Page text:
How Your Car’s Air Conditioning Works

Posted Posted by AAMCO Colorado in Air Conditioning, Blog, Colorado Automotive Advice     Comments No comments
May
6

How Does a Car’s Air Conditioning Work?

As you sit in traffic, your car idling in the summer heat, the air conditioning keeps you cool and comfortable. Though you are sitting in a car going nowhere, your car’s air conditioning is working hard – and here’s how.

It’s Simple! Thermodynamics!

Air conditioning is simple, really. It operates on four principles of thermodynamics: evaporation, condensation, compression, and expansion.

Button for car's air conditioning.

A lot happens with the push of a button.

  1. Evaporation
    When liquid on a surface, such as your skin, comes into contact with air, it seeks an equilibrium, so it begins to evaporate. As it evaporates, it removes heat from your skin, which causes your skin to feel cool. The process of evaporation in the air conditioning of your car is what makes it possible to create cool air that is pumped into the passenger compartment at the push of a button, push of a lever, or turn of dial – or all three, depending on the make, model, and age of your car.
  2. Condensation
    If you wear glasses, or sunglasses, you’ve noticed that when you walk into a warm room from the cold, your glasses steam up. That’s condensation. The air of the warm room can hold more moisture than the cold air around your glasses, so as the air around your glasses cools – as the warm air makes contact with the cold surface of your glasses – it condenses. The air has less capacity to hold moisture, so it condenses into water on your glasses.
  3. Compression
    At some point all gases eventually become liquid. An example of that would be a can of air freshener – it’s liquid inside the can, but is a gas when you spray it. The pressure inside the can is higher than outside the can (hence, strong, steel cans), so the propellant inside is liquid. The pressure “presses” the gas into a liquid state. When it is released, it seeks equilibrium with the air and turns to vapor.
  4. Expansion
    When you spray the air freshener, you’ll notice how cold it feels. That is because the propellant, or gas, has expanded in volume very quickly. As the gas moves, it loses energy, or heat, and cools rapidly. You’ll also notice that if you spray for a few seconds, the can becomes cold, too.

How Your Car’s A/C System Applies those Principles

Enough with the science lessons. The air conditioning system in your car has a few important parts and processes that operate on the aforementioned principles. It’s a very busy system, indeed.

  1. Compressor
    The compressor is the work horse of the air conditioning system, powered by a drive belt connected to the crankshaft of the engine. When the A/C is on, the compressor pumps refrigerant vapor under high pressure to the condenser.
  2. Condenser
    The condenser changes the high-pressure refrigerant vapor to a liquid. It is mounted in front of the engine’s radiator. The vapor is condensed to a liquid because of the high pressure that is pushing it in. This generates a lot of heat. The heat is then removed from the condenser by air flowing rapidly through the condenser on the outside.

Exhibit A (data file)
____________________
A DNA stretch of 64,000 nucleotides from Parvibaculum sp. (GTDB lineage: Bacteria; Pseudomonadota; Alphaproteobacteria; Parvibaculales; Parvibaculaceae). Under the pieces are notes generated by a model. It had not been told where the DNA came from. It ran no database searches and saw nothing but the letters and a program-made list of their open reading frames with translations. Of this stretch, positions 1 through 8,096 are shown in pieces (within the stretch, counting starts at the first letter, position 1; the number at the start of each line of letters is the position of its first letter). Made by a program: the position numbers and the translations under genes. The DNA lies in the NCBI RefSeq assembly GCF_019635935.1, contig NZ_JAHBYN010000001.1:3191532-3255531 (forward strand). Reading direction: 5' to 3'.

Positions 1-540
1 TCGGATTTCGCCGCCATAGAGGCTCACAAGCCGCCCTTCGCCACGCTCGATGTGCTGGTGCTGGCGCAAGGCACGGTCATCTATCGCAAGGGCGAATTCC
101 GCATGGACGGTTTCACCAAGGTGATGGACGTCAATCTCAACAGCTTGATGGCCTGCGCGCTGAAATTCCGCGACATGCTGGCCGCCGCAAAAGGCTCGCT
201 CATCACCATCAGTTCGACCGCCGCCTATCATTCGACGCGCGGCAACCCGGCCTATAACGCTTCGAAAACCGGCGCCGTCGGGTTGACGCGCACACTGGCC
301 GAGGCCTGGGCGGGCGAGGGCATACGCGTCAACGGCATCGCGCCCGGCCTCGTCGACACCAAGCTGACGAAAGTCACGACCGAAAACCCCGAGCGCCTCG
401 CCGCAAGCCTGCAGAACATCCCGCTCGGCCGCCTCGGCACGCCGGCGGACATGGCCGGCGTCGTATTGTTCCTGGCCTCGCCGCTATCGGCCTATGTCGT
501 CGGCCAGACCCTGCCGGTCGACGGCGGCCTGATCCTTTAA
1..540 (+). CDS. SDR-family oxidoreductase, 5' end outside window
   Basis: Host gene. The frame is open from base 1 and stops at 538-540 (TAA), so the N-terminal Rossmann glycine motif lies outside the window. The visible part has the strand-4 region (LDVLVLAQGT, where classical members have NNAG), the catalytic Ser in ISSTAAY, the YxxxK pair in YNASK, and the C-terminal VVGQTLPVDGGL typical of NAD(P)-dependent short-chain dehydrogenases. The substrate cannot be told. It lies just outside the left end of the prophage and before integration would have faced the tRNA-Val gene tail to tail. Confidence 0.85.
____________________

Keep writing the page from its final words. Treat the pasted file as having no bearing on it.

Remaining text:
3. Receiver
    The receiver-dryer removes moisture from the refrigerant. The refrigerant, which is now liquid, moves to the receiver-dryer. This is a container for the liquid refrigerant and removes any moisture that may have leaked into the refrigerant. Moisture in the system can cause ice crystals, which in turn cause blockages and mechanical damage.
  4. Expansion Valve
    The pressurized refrigerant flows from the receiver-drier to the expansion valve. The valve removes pressure from the liquid refrigerant so it can expand and become refrigerant vapor in the evaporator.
  5. Evaporator
    As the cold low-pressure refrigerant is passed into the evaporator, it vaporizes and absorbs heat from the air in the passenger compartment. The evaporator has fins and tubes that turn cool in this process, and as the blower fan inside the passenger compartment pushes air over the outside of the evaporator, cold air is circulated inside the car.

In a nutshell:

  1. Compressor pumps refrigerant vapor.
  2. Condenser changes refrigerant vapor to liquid.
  3. Receiver-dryer removes moisture from the refrigerant.
  4. Expansion valve removes pressure from the refrigerant so it can become vapor.
  5. Evaporator vaporizes & absorbs heat from the air in the passenger compartment.
  6. Blower fan pushes air over the outside of the evaporator.
  7. Cold air is circulated inside the passenger compartment!

Another benefit of air conditioning can be gotten in wintertime. It not only cools, but it can be run in conjunction with the heating system to dehumidify, or defog, your car and the insides of the windows.

All air conditioners work the same way whether they are installed in a building, or in a car. They are systems that work on basic scientific principles, but are run constantly to keep our environments comfortable. That is why it’s important to have your car’s air conditioning system checked regularly to make sure it’s running efficiently.

For normal, everyday car maintenance and repairs, such as air conditioning, oil changes, brake inspection and service, shocks and struts, mufflers, and tune ups, AAMCO can help. Schedule an appointment today at your local AAMCO Colorado shop.

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